At times, when fighters haven’t made weight, Dana White has said he ordered them to move up weight classes, which he said in the past for fighters like John Lineker, Henry Cejudo, Kelvin Gastelum and Johny Hendricks. But in every case except Lineker, who repeatedly failed to make weight, he rescinded after the fighters proved they could make weight.
If Cris Cyborg is to be believed, she’s now given up on trying to get down to 135 pounds for a fight with Holly Holm or Ronda Rousey, which would be the biggest possible fights she could have. After the death of Yang Jian Bing, she wrote, “This is an example of the real dangers of extreme weight cutting and one of the factors into deciding that the goal of me safely fighting at 135 pounds was not realistic. I appreciate those who understand that.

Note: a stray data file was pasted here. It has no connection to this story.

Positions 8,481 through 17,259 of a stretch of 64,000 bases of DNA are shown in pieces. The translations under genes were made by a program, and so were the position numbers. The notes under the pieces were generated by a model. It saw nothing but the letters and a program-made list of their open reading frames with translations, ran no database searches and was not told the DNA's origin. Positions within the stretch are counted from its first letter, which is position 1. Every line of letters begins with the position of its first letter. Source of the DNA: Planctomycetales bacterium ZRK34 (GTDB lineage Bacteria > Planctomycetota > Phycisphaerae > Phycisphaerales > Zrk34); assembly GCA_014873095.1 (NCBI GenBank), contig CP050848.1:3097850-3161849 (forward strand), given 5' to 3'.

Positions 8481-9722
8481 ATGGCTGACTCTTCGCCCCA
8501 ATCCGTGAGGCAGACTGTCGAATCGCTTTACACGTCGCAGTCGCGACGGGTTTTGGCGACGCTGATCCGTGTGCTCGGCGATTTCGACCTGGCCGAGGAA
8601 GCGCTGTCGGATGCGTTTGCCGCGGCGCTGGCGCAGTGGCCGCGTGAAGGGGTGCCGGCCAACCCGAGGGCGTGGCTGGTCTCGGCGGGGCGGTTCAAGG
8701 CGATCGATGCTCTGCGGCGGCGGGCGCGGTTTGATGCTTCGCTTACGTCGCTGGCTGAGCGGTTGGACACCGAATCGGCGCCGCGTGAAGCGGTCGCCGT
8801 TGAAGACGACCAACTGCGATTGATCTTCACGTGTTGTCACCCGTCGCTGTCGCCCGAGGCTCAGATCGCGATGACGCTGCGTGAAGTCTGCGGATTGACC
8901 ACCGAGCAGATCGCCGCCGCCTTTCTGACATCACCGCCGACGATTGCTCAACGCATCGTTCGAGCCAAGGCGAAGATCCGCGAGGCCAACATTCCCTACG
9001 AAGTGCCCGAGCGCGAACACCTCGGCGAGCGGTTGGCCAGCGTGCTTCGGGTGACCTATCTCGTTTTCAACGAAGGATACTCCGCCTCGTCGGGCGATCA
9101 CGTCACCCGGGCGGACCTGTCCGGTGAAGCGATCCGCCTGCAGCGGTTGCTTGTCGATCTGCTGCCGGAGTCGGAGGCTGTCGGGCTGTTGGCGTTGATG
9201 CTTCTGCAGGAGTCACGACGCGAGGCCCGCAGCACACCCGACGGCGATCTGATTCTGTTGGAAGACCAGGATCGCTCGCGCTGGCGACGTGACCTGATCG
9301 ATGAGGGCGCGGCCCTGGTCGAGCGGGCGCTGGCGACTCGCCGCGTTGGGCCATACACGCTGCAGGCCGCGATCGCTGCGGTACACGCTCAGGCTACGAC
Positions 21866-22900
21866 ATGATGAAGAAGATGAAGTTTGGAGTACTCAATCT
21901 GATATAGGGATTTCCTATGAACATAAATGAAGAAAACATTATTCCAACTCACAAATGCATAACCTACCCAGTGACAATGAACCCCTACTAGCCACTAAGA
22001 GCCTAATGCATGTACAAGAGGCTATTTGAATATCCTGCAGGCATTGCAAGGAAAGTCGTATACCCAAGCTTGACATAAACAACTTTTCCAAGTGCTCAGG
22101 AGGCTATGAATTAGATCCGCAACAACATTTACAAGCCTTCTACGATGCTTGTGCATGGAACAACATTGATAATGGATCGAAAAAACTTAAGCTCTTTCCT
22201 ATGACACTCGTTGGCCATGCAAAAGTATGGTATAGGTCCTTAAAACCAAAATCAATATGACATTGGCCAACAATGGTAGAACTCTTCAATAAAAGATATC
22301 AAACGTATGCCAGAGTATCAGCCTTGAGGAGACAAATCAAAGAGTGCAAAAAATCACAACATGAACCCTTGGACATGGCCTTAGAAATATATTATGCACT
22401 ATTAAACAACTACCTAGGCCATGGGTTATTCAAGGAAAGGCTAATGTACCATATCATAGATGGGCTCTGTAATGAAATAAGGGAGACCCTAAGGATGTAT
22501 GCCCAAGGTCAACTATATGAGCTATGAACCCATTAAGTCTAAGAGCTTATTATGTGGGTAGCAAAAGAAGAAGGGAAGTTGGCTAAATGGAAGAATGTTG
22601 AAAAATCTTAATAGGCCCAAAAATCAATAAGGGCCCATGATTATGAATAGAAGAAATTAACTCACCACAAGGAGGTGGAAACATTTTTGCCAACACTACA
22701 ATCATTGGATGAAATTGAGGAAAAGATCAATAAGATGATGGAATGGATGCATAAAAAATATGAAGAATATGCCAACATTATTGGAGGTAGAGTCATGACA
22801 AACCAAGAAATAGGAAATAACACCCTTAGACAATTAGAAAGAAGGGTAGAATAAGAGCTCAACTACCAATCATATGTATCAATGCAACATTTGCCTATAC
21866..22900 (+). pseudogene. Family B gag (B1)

UFC on FOX
This week’s show, the final card of what has been an excellent year overall for the promotion, is 12/19 in Orlando, the FOX show with the built in ratings excuse (Star Wars). The show is an early one, starting at 3:30 p.m. Eastern time with Fight Pass fights of Luis Henrique vs. Francis Ngannou, Hayder Hassan vs. Vincente Luque and Leon Edwards vs. Kamaru Usman. Then it’s five hours on FOX with Jim Alers vs. Cole Miller, Danny Castillo vs. Nik Lentz (a sleeper fight), Tamdan McCrory vs. Josh Samman, Sarah Kaufman vs. Valentina Shevchenko, C.B. Dollaway vs. Nate Marquardt and Charles Oliveira vs. Myles Jury as the main event of the prelims.